Fighters Megamix
  
                 
  
REVIEW
A Sega Saturn exclusive 3D fighting game, Fighters Megamix features 32 playable characters spanning a variety of Sega franchises. The roster includes the entire rosters Virtua Fighter 2 and Fighting Vipers, with 10 additional unlockable characters from various other Sega games. The classic VF and FV characters were given some new moves in Fighters Megamix, and the VF characters even have some of their moves from the recently released Virtua Fighter 3. A raw Sidestep maneuver also enhances the gameplay, making Fighters Megamix feel more 3D than the likes of VF2 or Fighting Vipers. A new Air Recovery mechanic also enables character to escape air combos.
 
 

That bottom row brings the LOLz.

 
Fighters Megamix
was one of Sega Saturn's most exciting fighting games upon its arrival, boasting one of the largest and most colorful character rosters ever seen. Along with a cool, extra long intro, Megamix features your standard console modes: Arcade, Survival, Team Battle, Training, and a cool "Extra Options" menu where you can listen to BGMs, character voices, etc. Instead of the typical 1-player Arcade Mode, Fighters Megamix offers several different ladders of varied opponents: Novice Trial, Virtua Fighter, Fighting Vipers, Girls, Muscle, Smart Guys, Dirty Fighters, Bosses, and Secrets. Along with the unique setup for Arcade Mode, I found Survival Mode to be particularly fun as well... especially since there are so many different and random characters to run into.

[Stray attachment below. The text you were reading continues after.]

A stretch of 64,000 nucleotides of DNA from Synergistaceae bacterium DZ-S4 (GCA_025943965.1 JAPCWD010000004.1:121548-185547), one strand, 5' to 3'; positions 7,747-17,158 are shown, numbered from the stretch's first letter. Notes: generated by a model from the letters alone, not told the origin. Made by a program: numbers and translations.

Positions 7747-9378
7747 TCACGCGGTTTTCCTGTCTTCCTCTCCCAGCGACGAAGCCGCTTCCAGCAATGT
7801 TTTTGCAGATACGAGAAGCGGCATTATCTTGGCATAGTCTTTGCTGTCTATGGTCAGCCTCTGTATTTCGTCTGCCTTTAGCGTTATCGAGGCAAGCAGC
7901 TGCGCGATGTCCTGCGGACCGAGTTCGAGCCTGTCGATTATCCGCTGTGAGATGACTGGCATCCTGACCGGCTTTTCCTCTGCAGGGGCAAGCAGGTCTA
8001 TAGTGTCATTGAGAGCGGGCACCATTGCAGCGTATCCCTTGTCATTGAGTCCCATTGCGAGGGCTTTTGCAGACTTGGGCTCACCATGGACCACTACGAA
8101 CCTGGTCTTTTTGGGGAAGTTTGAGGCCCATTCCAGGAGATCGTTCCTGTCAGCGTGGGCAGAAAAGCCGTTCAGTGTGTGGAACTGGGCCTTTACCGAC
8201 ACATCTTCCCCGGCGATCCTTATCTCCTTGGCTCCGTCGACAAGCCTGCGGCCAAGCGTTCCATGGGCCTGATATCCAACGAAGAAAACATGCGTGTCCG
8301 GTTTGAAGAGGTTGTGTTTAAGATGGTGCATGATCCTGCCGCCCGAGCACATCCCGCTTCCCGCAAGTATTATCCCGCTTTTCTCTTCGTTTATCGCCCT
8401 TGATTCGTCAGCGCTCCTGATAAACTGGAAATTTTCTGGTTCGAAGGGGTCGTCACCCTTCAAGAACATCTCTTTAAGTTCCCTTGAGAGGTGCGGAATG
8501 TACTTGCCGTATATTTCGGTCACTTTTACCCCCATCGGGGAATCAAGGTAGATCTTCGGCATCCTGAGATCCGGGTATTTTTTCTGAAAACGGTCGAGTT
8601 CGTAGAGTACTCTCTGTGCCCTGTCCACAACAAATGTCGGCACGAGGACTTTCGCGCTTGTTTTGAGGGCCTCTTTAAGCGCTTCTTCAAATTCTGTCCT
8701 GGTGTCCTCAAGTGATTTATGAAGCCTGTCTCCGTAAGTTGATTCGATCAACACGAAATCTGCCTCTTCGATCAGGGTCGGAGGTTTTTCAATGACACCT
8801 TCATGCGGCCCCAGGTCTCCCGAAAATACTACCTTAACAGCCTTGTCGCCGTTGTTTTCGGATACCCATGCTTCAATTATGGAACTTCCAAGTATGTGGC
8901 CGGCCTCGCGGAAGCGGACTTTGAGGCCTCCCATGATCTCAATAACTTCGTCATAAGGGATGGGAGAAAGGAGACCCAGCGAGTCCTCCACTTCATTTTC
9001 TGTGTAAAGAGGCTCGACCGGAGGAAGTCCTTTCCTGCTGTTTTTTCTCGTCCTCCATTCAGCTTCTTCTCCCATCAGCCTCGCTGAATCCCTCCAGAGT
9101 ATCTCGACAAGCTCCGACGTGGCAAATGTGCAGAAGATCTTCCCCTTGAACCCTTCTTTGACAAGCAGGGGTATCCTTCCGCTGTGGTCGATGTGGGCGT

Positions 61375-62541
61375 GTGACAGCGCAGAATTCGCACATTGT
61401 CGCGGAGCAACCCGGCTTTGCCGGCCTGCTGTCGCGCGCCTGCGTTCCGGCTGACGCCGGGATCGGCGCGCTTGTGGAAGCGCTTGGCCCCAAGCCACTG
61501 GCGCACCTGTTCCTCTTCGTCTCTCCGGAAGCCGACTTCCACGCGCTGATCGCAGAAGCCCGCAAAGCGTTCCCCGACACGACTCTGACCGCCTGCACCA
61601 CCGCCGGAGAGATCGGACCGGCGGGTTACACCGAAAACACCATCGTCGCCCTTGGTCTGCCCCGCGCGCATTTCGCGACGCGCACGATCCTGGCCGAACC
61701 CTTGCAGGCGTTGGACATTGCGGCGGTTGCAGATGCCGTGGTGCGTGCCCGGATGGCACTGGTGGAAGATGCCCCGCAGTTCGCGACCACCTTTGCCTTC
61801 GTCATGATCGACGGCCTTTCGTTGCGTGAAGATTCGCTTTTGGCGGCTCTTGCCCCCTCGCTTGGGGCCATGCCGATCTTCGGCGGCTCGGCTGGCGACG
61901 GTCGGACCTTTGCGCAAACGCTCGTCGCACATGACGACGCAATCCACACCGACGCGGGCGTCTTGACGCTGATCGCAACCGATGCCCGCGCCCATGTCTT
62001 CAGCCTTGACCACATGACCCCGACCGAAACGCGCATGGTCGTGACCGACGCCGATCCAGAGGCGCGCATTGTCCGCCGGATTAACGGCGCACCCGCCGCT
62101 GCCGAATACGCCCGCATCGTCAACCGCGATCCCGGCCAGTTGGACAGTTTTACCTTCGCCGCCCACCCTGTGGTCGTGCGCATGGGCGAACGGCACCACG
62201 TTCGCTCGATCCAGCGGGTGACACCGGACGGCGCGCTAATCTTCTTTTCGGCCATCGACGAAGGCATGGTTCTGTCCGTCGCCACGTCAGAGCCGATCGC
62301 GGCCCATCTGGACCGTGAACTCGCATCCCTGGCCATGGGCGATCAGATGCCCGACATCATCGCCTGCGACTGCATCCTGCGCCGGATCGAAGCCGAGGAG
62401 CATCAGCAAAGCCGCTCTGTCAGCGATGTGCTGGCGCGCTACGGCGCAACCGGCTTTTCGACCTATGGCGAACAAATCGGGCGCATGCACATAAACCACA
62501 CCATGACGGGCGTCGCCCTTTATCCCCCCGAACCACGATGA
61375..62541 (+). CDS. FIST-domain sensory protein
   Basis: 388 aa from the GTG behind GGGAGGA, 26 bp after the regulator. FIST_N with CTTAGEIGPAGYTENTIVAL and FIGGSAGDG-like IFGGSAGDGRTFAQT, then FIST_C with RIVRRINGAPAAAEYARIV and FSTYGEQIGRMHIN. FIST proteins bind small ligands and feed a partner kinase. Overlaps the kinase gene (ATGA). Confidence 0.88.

Battles are traditional 1-on-1, and stages range from caged rings (straight from Fighting Vipers) to wide open environments - comparable to TEKKEN 1 and 2 stages. The large stage variety is an impressive aspect of game, and even adds some nostalgia for fans who recognize backgrounds from earlier Sega fighting games. The gameplay of Fighters Megamix feels faster than VF2, especially thanks to the new Sidestep mechanic and Air Recovery technique.
 

VF versus FV!

 
Graphically, Megamix falls short of VF2 on the Sega Saturn due to the lower-resolution and inferior textures, but overall it still looks pretty good for a Saturn game. The animation is definitely one of the game's strongest point, as all characters have an impressive variety of special moves and throw techniques. The game also runs at a smooth 60 frames per second.


The massive character roster, thanks to the inevitable crossover between Virtua Fighter and Fighting Vipers, make Fighters Megamix a must-have for any Sega Saturn owner. Although, I have to say many of the bonus characters are pretty ridiculous and borderline dumb... a giant bean in a sombrero, and the cars from Daytona USA? Some of these goofy characters definitely kill the "semi-serious" vibe that the game starts out with. Nonetheless, it's cool to see Sega thinking outside of the box and trying something humorous. At least there are some decent "non-joke" special characters like Janet from Virtua Cop and Siba (a mysterious VF1 character who was removed from the final game).